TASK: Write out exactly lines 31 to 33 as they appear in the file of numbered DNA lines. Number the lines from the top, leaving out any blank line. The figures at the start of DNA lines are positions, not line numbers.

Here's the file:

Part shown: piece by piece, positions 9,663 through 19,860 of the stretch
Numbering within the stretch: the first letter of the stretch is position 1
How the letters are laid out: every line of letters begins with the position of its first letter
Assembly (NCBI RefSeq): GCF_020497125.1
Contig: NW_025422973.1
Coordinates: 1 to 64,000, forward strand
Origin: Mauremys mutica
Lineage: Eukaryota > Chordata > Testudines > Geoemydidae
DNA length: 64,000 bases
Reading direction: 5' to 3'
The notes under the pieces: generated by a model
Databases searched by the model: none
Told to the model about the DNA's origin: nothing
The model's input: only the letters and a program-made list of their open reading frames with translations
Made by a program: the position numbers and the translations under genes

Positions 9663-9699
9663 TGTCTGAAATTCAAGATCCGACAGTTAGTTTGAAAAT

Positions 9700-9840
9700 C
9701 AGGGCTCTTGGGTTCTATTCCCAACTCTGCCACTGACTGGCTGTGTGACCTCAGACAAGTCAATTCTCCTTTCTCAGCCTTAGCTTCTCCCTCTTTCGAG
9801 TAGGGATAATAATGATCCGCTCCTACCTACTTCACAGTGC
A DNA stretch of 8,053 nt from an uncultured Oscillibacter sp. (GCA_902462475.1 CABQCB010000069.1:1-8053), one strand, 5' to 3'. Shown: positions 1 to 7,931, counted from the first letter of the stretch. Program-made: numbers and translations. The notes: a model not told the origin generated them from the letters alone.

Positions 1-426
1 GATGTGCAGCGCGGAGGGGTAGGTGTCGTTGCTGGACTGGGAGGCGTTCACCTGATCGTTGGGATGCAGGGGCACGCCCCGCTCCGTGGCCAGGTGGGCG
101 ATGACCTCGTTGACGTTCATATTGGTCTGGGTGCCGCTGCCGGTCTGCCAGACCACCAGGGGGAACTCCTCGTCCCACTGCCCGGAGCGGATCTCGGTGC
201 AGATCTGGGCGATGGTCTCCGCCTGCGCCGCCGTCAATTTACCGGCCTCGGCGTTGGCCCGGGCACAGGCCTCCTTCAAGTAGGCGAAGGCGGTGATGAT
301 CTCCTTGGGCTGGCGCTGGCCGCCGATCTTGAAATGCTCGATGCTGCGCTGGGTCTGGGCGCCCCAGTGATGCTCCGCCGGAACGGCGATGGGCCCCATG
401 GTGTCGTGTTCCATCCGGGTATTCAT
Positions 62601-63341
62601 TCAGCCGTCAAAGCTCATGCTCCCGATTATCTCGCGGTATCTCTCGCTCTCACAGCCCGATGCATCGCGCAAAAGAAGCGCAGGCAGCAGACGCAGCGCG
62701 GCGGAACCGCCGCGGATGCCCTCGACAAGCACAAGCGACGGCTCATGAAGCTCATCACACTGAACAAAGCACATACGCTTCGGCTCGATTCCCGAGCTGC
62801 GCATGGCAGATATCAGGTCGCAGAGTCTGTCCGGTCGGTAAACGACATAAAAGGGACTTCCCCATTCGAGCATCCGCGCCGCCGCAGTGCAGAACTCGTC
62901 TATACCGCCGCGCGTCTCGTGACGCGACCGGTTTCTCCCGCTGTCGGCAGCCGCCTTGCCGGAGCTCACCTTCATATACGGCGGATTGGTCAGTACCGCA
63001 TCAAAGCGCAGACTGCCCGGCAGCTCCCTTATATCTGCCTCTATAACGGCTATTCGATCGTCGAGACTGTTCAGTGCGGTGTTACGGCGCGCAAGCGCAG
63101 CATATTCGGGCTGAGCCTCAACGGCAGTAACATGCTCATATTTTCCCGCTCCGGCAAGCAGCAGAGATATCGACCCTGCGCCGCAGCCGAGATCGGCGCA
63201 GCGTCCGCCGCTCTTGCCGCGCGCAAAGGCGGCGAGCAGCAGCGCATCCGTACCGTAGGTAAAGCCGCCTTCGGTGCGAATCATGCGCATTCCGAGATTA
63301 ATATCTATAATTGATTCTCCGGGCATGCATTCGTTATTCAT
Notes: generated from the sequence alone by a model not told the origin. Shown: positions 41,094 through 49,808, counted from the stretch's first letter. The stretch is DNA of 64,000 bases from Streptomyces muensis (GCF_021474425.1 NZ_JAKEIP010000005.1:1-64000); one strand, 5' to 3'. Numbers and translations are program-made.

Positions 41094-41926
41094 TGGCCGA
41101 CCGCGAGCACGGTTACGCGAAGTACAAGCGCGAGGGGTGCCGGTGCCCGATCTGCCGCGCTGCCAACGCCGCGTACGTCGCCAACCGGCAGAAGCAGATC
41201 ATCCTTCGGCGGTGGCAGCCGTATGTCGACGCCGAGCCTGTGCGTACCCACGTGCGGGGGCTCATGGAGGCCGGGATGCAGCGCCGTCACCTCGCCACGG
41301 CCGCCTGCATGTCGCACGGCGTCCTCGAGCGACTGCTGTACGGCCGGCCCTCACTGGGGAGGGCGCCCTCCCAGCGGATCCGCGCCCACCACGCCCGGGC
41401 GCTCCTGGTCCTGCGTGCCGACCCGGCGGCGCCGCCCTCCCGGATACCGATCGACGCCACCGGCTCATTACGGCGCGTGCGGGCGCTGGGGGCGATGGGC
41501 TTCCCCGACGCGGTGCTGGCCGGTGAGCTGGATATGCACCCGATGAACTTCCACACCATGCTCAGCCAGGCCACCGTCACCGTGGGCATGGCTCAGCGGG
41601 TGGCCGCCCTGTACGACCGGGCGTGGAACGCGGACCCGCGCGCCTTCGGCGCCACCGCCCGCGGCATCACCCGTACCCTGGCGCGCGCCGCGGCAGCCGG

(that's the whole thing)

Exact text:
62701 GCGGAACCGCCGCGGATGCCCTCGACAAGCACAAGCGACGGCTCATGAAGCTCATCACACTGAACAAAGCACATACGCTTCGGCTCGATTCCCGAGCTGC
62801 GCATGGCAGATATCAGGTCGCAGAGTCTGTCCGGTCGGTAAACGACATAAAAGGGACTTCCCCATTCGAGCATCCGCGCCGCCGCAGTGCAGAACTCGTC
62901 TATACCGCCGCGCGTCTCGTGACGCGACCGGTTTCTCCCGCTGTCGGCAGCCGCCTTGCCGGAGCTCACCTTCATATACGGCGGATTGGTCAGTACCGCA